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Navigating Uncertainty: Enrich

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The benefits of an infinite mindset

Do you talk about outplaying the competition? Beating your opponents? Securing wins?

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It’s common to treat running your business like a sports match. Where success – and failure – can be measured against set parameters, goals and metrics. But is this ‘finite’ way of thinking really the best way to sustainable success?

In The Infinite Game, Simon Sinek thinks not, he says:

“The true value of an organization cannot be measured by the success it has achieved based on a set of arbitrary time frames. The true value of an organization is measured by the desire others have to contribute to that organization’s ability to keep succeeding, not just the time they are there but well beyond their tenure.”

So with an infinite mindset, your team will be concerned with the long game. Not racking up the quick victories and filling the trophy cabinet. Not constantly looking to be the winner – and making someone else the loser.

But why? What are the benefits of adopting this way of thinking?

Shifting goalposts

The problem, or rather the reality of business – and lots of other areas of our lives – is that unlike a in sports where you have agreed rules, measures of success and positive and negative outcomes, what ‘success’ looks like could be any number of things.

The goalposts constantly shift, the finish line doesn’t really exist, the rules are changeable, and the players on your team and the opposition are changeable too.  So in the end, no one really ‘wins’.

And when you’re operating with a finite mindset and no one wins, it results in a decline in trust, cooperation and innovation.

When you lead with an infinite mindset, playing the infinite game, we can change the rules, evolve our strategies and learn and grow as a team – rather than just trying to win for ourselves.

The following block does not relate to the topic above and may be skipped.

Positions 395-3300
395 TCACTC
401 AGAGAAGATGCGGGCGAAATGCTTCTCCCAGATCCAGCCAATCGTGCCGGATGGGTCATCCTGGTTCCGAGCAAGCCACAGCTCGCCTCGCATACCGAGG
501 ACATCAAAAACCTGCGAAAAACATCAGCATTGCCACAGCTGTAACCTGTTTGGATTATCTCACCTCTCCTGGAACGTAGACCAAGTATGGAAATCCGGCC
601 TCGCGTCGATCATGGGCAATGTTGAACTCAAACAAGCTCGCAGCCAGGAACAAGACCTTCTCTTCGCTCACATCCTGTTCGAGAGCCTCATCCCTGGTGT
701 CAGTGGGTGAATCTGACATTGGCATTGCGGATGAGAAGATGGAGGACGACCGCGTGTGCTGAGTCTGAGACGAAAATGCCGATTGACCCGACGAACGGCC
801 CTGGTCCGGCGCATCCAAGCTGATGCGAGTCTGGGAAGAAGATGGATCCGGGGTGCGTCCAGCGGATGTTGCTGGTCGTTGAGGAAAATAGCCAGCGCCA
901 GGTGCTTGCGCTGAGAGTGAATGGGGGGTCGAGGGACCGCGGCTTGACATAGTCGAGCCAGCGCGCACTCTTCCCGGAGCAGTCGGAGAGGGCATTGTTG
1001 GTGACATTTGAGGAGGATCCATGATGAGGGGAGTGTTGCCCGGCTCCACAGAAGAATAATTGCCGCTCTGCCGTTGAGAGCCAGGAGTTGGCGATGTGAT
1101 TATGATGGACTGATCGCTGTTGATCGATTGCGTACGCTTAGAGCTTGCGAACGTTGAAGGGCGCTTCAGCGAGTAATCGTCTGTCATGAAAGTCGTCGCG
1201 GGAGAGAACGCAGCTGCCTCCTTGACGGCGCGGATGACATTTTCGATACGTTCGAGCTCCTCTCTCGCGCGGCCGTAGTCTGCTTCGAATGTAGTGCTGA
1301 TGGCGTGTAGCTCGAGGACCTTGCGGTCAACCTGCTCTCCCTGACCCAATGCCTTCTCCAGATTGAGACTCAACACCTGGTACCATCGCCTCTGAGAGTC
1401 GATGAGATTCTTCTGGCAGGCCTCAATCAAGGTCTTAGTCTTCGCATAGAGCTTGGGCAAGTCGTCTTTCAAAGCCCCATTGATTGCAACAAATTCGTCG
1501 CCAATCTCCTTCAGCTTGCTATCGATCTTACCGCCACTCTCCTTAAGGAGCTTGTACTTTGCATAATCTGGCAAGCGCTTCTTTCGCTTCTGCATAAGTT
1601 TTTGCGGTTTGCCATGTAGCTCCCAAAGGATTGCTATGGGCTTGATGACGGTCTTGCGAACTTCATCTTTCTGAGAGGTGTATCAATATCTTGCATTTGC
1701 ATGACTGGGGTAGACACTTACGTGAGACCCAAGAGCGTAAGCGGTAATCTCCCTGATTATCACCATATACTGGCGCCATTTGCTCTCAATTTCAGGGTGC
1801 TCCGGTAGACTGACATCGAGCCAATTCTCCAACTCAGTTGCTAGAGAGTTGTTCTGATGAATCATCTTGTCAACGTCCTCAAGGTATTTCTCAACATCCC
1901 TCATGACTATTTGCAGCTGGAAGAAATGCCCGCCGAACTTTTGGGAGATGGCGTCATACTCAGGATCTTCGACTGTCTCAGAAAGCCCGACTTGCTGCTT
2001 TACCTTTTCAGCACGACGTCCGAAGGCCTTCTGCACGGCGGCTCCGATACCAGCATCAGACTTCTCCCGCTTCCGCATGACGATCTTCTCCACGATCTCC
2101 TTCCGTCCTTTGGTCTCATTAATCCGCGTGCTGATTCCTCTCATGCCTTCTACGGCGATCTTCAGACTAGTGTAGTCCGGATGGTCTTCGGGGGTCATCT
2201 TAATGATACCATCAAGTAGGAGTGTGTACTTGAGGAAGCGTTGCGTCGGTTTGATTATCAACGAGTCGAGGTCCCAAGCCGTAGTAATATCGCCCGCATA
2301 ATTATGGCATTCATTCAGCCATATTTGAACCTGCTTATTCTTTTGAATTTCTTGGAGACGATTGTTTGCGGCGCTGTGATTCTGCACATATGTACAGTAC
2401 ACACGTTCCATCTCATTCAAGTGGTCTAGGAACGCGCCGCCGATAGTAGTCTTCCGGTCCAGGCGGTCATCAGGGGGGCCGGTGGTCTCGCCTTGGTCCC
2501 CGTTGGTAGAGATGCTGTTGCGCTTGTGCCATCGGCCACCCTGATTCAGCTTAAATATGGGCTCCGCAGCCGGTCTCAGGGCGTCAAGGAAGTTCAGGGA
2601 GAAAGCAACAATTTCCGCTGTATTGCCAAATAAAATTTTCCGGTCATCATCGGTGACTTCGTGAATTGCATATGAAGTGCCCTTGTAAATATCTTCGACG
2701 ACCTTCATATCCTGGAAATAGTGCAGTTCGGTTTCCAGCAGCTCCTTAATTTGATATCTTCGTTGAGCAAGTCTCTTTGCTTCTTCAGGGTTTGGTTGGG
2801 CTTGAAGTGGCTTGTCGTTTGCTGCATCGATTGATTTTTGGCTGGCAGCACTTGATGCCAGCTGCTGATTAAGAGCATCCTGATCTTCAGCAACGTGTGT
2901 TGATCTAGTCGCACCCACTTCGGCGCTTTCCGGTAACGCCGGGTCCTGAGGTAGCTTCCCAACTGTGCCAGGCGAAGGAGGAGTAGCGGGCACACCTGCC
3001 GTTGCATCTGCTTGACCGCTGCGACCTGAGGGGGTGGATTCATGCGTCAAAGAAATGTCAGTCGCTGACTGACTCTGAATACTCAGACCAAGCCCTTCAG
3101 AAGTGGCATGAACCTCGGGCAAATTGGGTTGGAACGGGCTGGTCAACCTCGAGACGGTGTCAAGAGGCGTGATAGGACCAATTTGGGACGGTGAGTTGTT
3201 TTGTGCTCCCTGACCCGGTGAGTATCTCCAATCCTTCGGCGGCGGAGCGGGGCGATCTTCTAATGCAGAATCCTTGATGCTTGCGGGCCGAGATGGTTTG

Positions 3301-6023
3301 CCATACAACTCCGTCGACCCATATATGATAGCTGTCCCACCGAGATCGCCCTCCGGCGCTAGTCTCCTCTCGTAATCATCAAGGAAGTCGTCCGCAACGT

As Sinek puts it:

“A finite-minded leader works to get something from their employees, customers and shareholders in order to meet arbitrary metrics, the infinite-minded leader works to ensure that their employees, customers and shareholders remain inspired to continue contributing with their effort, their wallets and their investments.”

When you have a business that is something worthy of being carried on by others, not simply a vehicle for personal wins, you will inspire people to join you, stay with you, and support you.

Five ways to lead with an infinite mindset

Find your just cause

This is about your purpose, the cause that people will sacrifice themselves for and stay with your business for. You need a future vision that’s about more than the products or services you sell or purely financial gains.

Develop trust

An environment of trust makes people perform better and enjoy their jobs. It’s the job of leaders to create a culture where people can ask questions, admit mistakes and share ideas.

Co-exist with rivals

When you stop trying to crush worthy competitors you can use that energy to motivate you and your team to continually improve. Trying to beat competitors is a waste of resource, instead admire them and use them as inspiration to raise your game.

Be flexible

As we’ve seen over the past 12 months the rules may change, it might seem like the whole game has shifted and you need to be willing to make strategic shifts to stay in it.

Find the courage to be a long-term leader

As the name suggests having an infinite mindset isn’t about overnight success or immediate results. Sinek likens it to the gym – you’re never done, you’re always in the maintenance phase, but when you eventually look back, you’ll not just see achievements but a legacy that’s bigger than yourself.

Enjoy the journey

Not just in business but in many aspects of life, we’re often too busy looking for the instant win to enjoy the journey. If you’re focusing too much on the final destination there’s a good chance you’ll miss all the experiences along the way. The positives and negatives that we can learn from and become better versions of ourselves.  By changing the way we play the game we can be in it for a good time, and a long time too.